David Booth, Private 31881, 1st Bn. Lancashire Fusiliers
Killed in action 1st December 1917 in France, aged 30
Husband of Martha J Booth, of 1 Townley St, Macclesfield, Cheshire.
David Booth enlisted in Macclesfield in May 1916, joining the Lancashire Fusiliers. After training, he was drafted out to France, but was invalided back to England in February 1917, suffering from frost-bite. After treatment he returned to France in July 1917.
Private Booth was killed in action on 1 December 1917, and his death was reported in the Macclesfield Times on 4 January 1918:
A FUSILIER KILLED – SECOND SPELL OF SERVICE
Official notification has been received of the death in action in France of Pte David Booth, a well-known Macclesfield man. He enlisted in the Lancashire Fusiliers in May 1916 and went out to France for the second time in July, 1917, after having been invalided home with an attack of frostbite…
Further information was printed the following week:
A GOOD SOLDIER – SHRAPNEL IN THE JAW AND NECK
As briefly announced last week, official news has been received by Mrs Booth, 1 Townley St, Macclesfield, that her husband, Pte David Booth, Lancs Fusiliers, was killed in action in France on December 1st. Pte Booth was thirty years of age and a native of the town, his mother living in Higginbotham St. He was educated at Mill Street School and on leaving was employed in the goods department of the London and North Western Railway. Later he went to work at Old Trafford, from where he enlisted in the Lancashire Fusiliers in May, 1916. He was drafted out to France, but was invalided back to England in February 1917, suffering from frost-bite. After treatment he recovered and returned to France in July 1917. Private Booth was formerly connected with St John’s Sunday School and Church.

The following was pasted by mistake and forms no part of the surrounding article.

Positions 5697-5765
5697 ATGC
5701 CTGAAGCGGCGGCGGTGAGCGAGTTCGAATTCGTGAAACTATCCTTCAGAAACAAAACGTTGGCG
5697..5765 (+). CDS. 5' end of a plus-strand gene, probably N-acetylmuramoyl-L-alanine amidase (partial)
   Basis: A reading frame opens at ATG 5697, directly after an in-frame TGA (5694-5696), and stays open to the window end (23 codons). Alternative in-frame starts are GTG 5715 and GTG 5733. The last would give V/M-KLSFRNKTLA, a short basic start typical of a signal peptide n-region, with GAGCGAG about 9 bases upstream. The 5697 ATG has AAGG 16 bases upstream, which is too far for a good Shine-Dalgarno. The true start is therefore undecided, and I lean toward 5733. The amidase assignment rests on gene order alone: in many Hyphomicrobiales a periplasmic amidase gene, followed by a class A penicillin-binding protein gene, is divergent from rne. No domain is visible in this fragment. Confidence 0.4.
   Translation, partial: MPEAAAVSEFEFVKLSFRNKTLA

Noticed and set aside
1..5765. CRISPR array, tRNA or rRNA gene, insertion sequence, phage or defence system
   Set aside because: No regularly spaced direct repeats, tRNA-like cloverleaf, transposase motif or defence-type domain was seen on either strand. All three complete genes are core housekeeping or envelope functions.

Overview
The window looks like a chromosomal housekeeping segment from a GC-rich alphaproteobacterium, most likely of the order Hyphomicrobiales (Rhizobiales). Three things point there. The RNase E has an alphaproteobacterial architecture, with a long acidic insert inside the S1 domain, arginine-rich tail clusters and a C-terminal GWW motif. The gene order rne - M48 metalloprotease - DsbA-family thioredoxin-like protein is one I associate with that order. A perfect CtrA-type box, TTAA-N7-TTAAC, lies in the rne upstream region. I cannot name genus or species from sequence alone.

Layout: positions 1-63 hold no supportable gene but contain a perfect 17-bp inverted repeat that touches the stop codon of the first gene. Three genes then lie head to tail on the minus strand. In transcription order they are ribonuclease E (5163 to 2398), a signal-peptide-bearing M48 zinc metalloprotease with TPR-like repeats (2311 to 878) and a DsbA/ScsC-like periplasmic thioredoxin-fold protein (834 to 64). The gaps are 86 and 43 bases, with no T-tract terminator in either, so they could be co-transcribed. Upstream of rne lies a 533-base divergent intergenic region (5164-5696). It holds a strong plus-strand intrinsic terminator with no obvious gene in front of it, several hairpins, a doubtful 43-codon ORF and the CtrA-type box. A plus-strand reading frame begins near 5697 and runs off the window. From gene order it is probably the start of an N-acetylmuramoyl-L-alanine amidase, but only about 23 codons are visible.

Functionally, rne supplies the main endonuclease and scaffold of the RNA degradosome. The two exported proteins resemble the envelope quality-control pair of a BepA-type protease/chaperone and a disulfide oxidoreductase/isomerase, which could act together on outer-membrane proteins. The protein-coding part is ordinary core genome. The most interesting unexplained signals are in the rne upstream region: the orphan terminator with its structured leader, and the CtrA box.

Second-Lieut. Heywood, writing to the widow, says: “Your husband was killed in the early morning if December 1st. At about half-past six the Bosche opened up a terrible bombardment on the portion of the line held by No 5 platoon, which lasted for an hour. It was during this that your husband was hit by a piece of shell. He was hit in the jaw and on the neck. We bandaged him up and rushed him on a stretcher to the dressing station, but he passed away before we could get him there. Your husband was in my platoon, and we were a very happy lot, going through a lot of hardships together, and I can assure you that the death of your husband is a personal loss to me… he was one of the best lads amongst us…
A brother, Pte H Booth, is serving with the ASC in France.
Private David Booth is buried in Grave Ref. VI. B. 22. of the Flesquieres Hill British Cemetery, France. His wife asked for the inscription “TOO DEARLY LOVED TO BE FORGOTTEN” to be added to his headstone. The Commonwealth War Graves Commission holds casualty details for Private David Booth, and he is listed on the Imperial War Museum’s Lives of the First World War website.
Brother of Pte H Booth, who served with the ASC in France.